b. Revised 2022-23 and Proposed 2023-24 Community Education Fund Budgets: Director of Community Education Erin Bailey presented a revised budget, which will be acted upon at the next school board meeting. Community Education registration is going on and classes are filling, including Adult Basic Education. She highlighted Carleton’s food sharing program, which provides some meals in cooperation with schools. Kid Ventures has a higher enrollment than ever before. The Early Childhood indoor play space at former Greenvale School almost completed. Budget revisions for the current fiscal year: When the current budget was adopted it didn’t account for any federal funds because it was unclear if they would be available; revisions reflect some federal funding and high participation in programs. Out of School Time support expanded to Bridgewater and Spring Creek schools, although some programs had to be paused partway through the year because of lack of funding. There was a significant increase in student participation. Snacks are provided for all students, either free for FRLP or at minimal cost for other students. (For more detail see ). Questions: Mr. Coleman asked about the 50% increase projected in enrollment for early childhood education? Ms. Stromme: increase reflects early childhood special education students. Mr. Coleman also asked about staffing. Ms. Stromme said that a grant has allowed them to compensate staff and that leads to stable work force. They are short of staff for summer recreation programs. Ms. Nelson asked for explanation of programming choices from year to year. Ms. Stromme said successful (high enrollment) programs continue, and student and adult surveys add suggestions for new programming. Ms. Nelson asked for the number of students participating who were not enrolled in district; Ms. Stromme did not know and will find information. Ms. Nelson asked about Northfield’s eligibility for full-service community grants we don’t currently have. Mr. Quinnell asked about reduction in federal funding to $0, Ms. Stromme replied that this was federal aid for pandemic and will sunset. Mr. Miller asked about decreasing federal funding, and about enrollment. Ms. Stromme said the increase is for both adults and students; she anticipates that trend will continue into future. At the high school, they are working at increasing independence of secondary students using technology and other means.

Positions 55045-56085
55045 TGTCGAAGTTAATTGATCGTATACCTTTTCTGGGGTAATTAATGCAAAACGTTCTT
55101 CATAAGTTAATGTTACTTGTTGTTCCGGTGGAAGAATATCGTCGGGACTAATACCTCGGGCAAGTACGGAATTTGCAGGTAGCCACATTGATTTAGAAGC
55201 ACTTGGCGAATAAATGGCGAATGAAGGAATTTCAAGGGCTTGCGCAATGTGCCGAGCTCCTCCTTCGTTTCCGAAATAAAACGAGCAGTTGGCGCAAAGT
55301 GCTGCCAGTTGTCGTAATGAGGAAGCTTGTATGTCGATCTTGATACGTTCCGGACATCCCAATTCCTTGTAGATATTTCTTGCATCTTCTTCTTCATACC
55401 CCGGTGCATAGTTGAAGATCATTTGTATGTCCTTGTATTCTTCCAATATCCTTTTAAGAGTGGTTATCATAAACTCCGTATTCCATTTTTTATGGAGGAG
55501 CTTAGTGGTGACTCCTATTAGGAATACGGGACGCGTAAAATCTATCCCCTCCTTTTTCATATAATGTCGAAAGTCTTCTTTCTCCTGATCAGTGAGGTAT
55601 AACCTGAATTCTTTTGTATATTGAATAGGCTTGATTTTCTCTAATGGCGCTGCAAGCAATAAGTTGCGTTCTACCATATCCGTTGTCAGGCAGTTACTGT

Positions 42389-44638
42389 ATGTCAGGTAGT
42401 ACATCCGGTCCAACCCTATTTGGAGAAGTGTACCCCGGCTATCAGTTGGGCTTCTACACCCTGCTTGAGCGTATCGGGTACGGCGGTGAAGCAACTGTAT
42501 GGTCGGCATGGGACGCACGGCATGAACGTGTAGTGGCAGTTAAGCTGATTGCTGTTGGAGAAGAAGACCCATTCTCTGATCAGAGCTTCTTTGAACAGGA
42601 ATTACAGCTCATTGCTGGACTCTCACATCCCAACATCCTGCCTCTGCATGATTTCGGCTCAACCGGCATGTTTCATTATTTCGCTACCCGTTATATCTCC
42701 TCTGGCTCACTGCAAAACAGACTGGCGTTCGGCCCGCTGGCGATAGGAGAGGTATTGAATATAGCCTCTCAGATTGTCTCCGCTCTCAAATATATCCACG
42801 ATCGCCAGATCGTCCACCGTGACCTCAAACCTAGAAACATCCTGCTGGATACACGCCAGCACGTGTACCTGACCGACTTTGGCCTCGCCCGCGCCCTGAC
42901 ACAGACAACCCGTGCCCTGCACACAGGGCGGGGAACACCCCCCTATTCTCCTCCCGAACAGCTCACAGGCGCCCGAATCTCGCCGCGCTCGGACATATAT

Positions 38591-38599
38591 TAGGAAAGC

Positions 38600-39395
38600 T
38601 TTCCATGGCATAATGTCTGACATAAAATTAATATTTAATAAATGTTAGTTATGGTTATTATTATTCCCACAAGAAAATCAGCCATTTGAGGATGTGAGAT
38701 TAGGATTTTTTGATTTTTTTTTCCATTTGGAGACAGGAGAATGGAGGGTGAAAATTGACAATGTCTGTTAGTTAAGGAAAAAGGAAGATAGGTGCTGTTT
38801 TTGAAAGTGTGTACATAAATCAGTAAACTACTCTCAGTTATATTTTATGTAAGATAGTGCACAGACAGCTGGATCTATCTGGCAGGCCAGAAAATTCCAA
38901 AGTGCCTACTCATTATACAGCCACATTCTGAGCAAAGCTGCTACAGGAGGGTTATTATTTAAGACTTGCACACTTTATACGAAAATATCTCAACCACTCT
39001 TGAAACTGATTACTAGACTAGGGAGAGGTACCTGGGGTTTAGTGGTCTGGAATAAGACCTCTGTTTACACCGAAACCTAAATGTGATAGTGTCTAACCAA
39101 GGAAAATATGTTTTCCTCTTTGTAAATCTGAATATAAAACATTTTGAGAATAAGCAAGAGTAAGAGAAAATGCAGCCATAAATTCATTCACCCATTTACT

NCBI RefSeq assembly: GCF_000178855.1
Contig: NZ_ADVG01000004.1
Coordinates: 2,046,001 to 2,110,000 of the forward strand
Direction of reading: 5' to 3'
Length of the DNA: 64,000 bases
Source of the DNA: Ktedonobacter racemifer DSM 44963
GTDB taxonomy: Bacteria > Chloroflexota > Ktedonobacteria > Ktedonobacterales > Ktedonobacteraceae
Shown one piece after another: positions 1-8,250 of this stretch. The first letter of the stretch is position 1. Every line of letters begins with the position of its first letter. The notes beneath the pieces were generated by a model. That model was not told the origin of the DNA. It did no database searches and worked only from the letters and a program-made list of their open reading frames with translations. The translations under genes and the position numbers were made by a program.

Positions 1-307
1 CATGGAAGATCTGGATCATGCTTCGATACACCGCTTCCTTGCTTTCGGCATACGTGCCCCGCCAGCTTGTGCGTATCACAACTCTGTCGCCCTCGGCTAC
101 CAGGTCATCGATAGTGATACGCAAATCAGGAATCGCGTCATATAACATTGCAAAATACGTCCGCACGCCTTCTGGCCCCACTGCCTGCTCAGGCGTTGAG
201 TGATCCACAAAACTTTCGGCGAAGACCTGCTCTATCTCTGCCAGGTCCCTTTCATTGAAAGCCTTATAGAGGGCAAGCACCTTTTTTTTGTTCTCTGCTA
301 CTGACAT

c. Special Education Staffing Update: Director of Special Services Cheryl Hall and Assistant Director Sara Pratt presented a report on current staffing. Caseloads and workloads must meet standards of state and federal law. The district must maintain current funding from year to year unless there is an allowable reduction; at this time enrollment is increasing and no reductions in expenditures are available. Staff is flexible and can move between facilities and positions. Projected enrollment in special education programs is variable between schools; they plan for changes to anticipate staffing changes. About 689 students K-12 are anticipated for next year, projecting a need for 1.8 FTE overall increase. Cross Subsidy funding includes state, federal and Medicaid funding for special education reimbursement. The rules for cross subsidy funding have changed, and the state legislature will likely increase funding. Staff is also working on inclusivity of activities through the district. For example, the Best Buddies program has been successful at the high school, so they are considering expanding this program to all grade levels. (For more detail see ). Questions: Mr. Miller asked about one-time tuition billing shift; Ms. Mertesdorf  said that MDE is suggesting that districts move salaries/benefits into expenditures, would break even during the first year ($780,000), and the district will be reimbursed the following year at 55%. This is a way to increase revenue in the long term. ($780,000 is our federal allocation, a stable amount.) Ms. Nelson: Concerned with 55 new kindergarten special needs students, will they be placed in their neighborhood schools? Ms. Pratt: Yes, as long as their needs can be met; we try to balance them between schools evenly. Mr. Coleman: Are the specific needs of students changing for special education? Ms. Pratt: We are seeing increased complexities of student needs, especially their social/emotional mental health. This requires increased special education services. Mr. Coleman: Do we have more students than usual? Ms. Hall: Yes, and we are trying to place them in a school-based setting, not home-based. We should have room for all the students who have been referred. Dr. Hillmann: It is very important for school board to hear how complex and large special education services are. This is complicated, costs money, and the state has not kept up with the need. It is also highly regulated, with limits on class size, so we must add an additional 1.8 FTE. Thanked Ms. Hall for her service, as she is retiring at the end of the year, and for preparing her successor, Sara Pratt.